Re: Double trouble
You're saying that he couldn't find a better toupee than that?
521 posts • joined 23 Oct 2007
You're saying that he couldn't find a better toupee than that?
...includes the (buzz)word "innovate", and Apple's doesn't, so I'm siding with Apple on this one.
...this NASA "space sheriff" or whatever he is, just called Neil Armstrong a liar?
Seriously, that's the provenance he offers to prove that it really is a moon rock?
"Passes" is somewhat ambiguous.
Anybody who reaches 83 passes 82.
...you're getting an entire extra second.
Mine's the one with the wrist sundial in the pocket.
...in the first place...
But anyway, if the computer is already running and logged onto the LAN (via a fixed IP address), why would the sudden presence of this device on the USB bus cause it to get all promiscuous and have to have a DHCP address assigned from it?
There doesn't seem to be an icon suitable for my level of lack of knowledge and confusion on this topic.
...is the same as my Ripple port, my Boone's Farm port...
Even I knew enough about Hollywood bookkeeping back then that there's no such thing as net profits in the movie business.
So why didn't their management and lawyers?
Star Wars isn't even the kind of Space Opera that Star Trek is.
it's Swords and Sorcery in space.
...but I assume they paid the rebates to those customers who did complete whatever the rebate claiming process was, and it could be they were unaware of that particular state law, or didn't think it applied.
After all, unclaimed property usually belongs to whoever failed to claim it, but in this case they might not have seen it as the customers' property, legally speaking, until and unless the customer did fulfill the requirements of claiming it.
"... but Voyage Home was the funniest by a long way."
" Everybody remember where we parked!"
If you're tired of having to pay extra to "de-crypt" the channels for which you are paying so that you can watch them on your television, the cable industry's solution is you can also pay for fast enough internet service to let you watch them on a smaller screen on some other device.
Did you show similar concern for the US when Farnell bought MCM Audio?
If we'd known in advance that this fellow was so un-American as to only use his work phone for work stuff, we'd have been forewarned.
"There is no market. They have no money."
Years ago, that's what I was thinking when people were going on and on about China being a vast uptapped market.
What I didn't realize was that that little problem was going to be solved by sending our jobs over there.
Chip Quik has a bismuth alloy solder with a low melting point that you use, in conjunction with the supplied flux, to melt the solder holding down SMD chips so you can wick it up without scorching the board or lifting traces.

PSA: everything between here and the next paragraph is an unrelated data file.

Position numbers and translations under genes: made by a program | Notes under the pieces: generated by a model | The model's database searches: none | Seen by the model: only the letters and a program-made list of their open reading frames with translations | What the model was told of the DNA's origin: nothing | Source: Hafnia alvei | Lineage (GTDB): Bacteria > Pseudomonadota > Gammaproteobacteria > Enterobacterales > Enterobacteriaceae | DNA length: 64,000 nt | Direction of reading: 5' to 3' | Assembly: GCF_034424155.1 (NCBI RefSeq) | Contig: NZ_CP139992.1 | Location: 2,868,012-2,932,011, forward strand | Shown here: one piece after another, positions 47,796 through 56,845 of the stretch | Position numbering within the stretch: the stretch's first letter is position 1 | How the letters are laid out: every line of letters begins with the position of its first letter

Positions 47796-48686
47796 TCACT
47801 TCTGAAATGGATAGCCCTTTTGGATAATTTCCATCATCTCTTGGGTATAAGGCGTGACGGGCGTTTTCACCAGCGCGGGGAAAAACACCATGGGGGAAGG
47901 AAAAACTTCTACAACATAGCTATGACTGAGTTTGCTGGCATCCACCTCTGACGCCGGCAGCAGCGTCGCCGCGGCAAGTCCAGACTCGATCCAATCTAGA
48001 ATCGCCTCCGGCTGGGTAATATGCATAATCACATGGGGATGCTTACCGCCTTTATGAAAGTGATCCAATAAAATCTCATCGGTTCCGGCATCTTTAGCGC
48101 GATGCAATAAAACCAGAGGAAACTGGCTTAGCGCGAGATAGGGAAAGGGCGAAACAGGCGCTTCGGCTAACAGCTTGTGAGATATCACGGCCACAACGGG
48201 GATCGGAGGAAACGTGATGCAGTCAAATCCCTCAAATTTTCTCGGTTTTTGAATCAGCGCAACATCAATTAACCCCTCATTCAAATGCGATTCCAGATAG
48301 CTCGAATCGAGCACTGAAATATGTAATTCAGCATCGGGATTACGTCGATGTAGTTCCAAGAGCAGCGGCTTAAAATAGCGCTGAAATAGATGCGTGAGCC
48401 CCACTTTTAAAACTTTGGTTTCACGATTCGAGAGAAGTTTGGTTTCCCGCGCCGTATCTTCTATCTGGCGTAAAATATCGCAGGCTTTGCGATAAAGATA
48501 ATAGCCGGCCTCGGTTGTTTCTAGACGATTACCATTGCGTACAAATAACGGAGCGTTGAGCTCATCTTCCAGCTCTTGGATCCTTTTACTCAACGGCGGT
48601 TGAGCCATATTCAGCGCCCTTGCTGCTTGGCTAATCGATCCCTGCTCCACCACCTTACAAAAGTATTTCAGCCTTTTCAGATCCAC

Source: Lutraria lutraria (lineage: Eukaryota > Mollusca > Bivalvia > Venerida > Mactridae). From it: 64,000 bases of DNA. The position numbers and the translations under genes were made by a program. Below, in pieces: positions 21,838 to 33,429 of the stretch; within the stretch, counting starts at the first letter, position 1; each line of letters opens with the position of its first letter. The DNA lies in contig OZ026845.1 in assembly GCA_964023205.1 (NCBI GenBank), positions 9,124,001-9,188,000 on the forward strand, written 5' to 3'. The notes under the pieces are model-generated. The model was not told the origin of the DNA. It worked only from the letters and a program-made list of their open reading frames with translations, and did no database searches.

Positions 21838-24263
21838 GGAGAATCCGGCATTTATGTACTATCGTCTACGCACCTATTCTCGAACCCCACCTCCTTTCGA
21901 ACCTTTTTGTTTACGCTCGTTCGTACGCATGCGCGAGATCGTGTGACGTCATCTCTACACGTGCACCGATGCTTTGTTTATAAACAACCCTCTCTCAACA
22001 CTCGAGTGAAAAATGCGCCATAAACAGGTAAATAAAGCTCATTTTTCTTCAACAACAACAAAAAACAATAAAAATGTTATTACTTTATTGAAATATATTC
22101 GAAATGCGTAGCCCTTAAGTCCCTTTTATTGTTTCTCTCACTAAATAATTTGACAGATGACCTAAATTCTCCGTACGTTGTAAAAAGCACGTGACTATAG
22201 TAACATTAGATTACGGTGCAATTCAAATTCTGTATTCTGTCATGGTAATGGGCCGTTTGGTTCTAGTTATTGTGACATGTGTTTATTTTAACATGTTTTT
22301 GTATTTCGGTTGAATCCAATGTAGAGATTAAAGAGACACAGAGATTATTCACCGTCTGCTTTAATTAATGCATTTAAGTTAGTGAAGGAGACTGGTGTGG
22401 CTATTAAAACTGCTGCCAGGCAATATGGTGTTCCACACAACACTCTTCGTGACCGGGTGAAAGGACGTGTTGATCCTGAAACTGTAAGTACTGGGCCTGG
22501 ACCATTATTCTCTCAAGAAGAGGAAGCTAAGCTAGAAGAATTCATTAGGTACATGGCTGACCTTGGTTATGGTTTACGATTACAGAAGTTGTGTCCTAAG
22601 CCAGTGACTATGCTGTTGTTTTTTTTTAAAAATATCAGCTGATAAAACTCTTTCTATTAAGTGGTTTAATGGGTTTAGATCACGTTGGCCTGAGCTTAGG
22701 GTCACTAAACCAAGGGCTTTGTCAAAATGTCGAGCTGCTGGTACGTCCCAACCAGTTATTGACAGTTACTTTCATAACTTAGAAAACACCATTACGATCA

Comes in handy when an older (up through the first of the Series 3 models) TiVo needs a replacement motherboard but needs to keep the original TiVo Service Number which is contained on the Atmel crypto chip.
But staying home and not voting has a lot to do with who becomes President.
...they told us which model number to worry about, unlike the 600,000 cable modems story
Arris is the name getting slapped on Motorola cable modems (and probably some other stuff, like set top boxes and such as well) these days.
Which doesn't really help unless someone specifies *which* models are at risk.
Sherlock, because I guess we have to do our own detective work to find out if we're in any danger or not.
I'm sure the bad guys already know, so maybe warn the rest of us?
...fossil fuels, and especially oil, in particular.
I've long felt that the relatively low price up until near the end of '73 and the removal of that advantage afterwards played a pretty big part in post WWII economics.
...I'm pretty sure, unless and until he gets convicted of something after a trial.
The Silkwood shoutout was a nice touch.
Possibly not, if the Virgin boxes are as internet dependent as it seems the most recent stateside models, the Roamios, are.
WD Blacks are easy to find.
If you have thermal imaging equipment.
The only brands of drives at least one of which I haven't had go bad on me are the ones I never owned.
It isn't about reducing (or not) competition, it's about reducing overhead for the merged entity that used to be separate companies WD and HGST.
If the cost of being in business is lower, they can better compete with Seagate on price.
(whether *anyone*--WD, Seagate, Toshiba, Fujitsu, Samsung, HGST--anyone, in all of this will actually be producing better drives is a separate issue)
...to get 'po' WiFi.
I think that's the first 54G, and maybe the first Linksys, to be mentioned as being at risk for this, and I wonder why the GL and none of the previous versions of the 54G would be the only one.